Tired of the hassle of making continual changes to your irrigation design layout at an early stage? Try our Schematic Irrigation tool. Not only is it simple to set up, but it will give you a wealth of information – without the need for much effort. In this webinar, you'll learn all about the benefits of using Schematic Irrigation, and find out which scenarios work best. You'll also gain an understanding of which Schematic types should be used in certain areas, how to easily revise and adjust the different areas, and what tricks you can use to create areas for Schematic Irrigation in the quickest possible way.
Note: The following catalog of content covered in this webinar is time stamped to allow you to follow along or skip to sections of the video that are relevant to your questions. You can also search for content on this page using the FIND command in your browser (CTRL + F in Windows, Command + F in Mac OS.)
What is Schematic Irrigation, and What is Included?
- Benefits of Schematic Irrigation
- Excel vs. Schematic
- Should You Trust Our Numbers?
- How to Confirm Our Flow Calculations
- Some Important Equations
Schematic Irrigation Tips and Tricks
- Placing Schematic Areas
- Adding a New Schematic Area
- When Not to Use Schematic Irrigation
- Running a Schematic Total and Making Edits
Purpose of Schematic Irrigation: Helps you develop a quick initial analysis of what your approximate demand and system requirements might be.
Benefits of Schematic Irrigation
- Easier revisions
Producing a good-looking 20% submittal without doing a lot of work.
- Being able to show where the mainline and valves are going.
- Determining and/or validating your point of connection (POC) size.
- Getting a quick idea of what your watering window will be.
- When running a schedule, you get square footage for each area.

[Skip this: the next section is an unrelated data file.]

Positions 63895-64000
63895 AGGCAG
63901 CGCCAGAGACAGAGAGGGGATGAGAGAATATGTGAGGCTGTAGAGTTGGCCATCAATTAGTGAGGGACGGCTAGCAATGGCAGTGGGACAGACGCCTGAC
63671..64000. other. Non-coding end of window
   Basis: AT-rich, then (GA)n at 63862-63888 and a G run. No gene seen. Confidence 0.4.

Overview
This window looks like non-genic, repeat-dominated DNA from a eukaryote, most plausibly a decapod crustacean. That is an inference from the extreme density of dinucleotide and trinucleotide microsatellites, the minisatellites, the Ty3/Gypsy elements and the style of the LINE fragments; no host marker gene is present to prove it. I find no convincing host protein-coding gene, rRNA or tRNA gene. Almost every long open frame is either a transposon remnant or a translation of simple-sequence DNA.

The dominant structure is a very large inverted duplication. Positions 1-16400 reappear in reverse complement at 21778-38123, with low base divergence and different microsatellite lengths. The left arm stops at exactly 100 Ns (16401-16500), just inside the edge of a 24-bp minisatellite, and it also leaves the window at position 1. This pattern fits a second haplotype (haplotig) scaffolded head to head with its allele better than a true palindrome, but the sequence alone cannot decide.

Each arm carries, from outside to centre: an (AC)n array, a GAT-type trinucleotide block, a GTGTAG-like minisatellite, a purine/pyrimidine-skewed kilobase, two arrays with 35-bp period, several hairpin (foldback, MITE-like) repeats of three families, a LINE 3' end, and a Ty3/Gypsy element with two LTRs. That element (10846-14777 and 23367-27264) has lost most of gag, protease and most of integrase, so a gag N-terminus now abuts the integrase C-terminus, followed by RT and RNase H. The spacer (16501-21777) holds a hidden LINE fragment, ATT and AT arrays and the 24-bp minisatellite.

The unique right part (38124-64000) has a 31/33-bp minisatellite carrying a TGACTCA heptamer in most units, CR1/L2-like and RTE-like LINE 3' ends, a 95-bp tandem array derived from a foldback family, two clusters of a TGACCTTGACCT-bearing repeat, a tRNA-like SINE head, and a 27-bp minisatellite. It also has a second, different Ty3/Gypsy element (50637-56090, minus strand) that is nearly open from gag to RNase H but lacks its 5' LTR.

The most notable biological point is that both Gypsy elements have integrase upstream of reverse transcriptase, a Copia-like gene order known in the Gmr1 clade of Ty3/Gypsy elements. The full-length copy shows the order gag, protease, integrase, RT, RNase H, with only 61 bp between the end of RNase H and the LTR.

- Have something tangible for the client to see.
Excel vs. Schematic (10:48)
- What is going to be easier to revise?
- What is going to be more accurate?
- What is going to present better to a client?
- If it took the same amount of time …
Should you trust our numbers? (13:03)
No! Not because our numbers are wrong, but because our Schematic Irrigation tool calculates what amounts to standard or typical precipitation rates. We encourage you to verify and even tweak the numbers as needed.
How to Confirm Our Flow Calculations (14:10):
- What is the area to be covered?
- How much water are you planning on applying?
- How long will the runtime be?
- How many runtimes will you have?
Some Important Equations:
- PR = (96.25 x GPM) / Area
- GPM = ((((Area x (Water to be applied)) x 7.48) / Quantity of runtimes) / Length of runtime
Using the Site Dimension tool to make a rough determination of the area(s) we’ll be working with (19:40)
Note: You can freeze the dimension layer with the LAYFREEZE command, even if the dimensions are in an Xref.
Using the BOUNDARY command to turn a polyline area into an enclosed boundary (21:40)
Using the NCOPY command to select the lines to turn into a boundary (Note that BOUNDARY will create a cleaner boundary.) (23:57)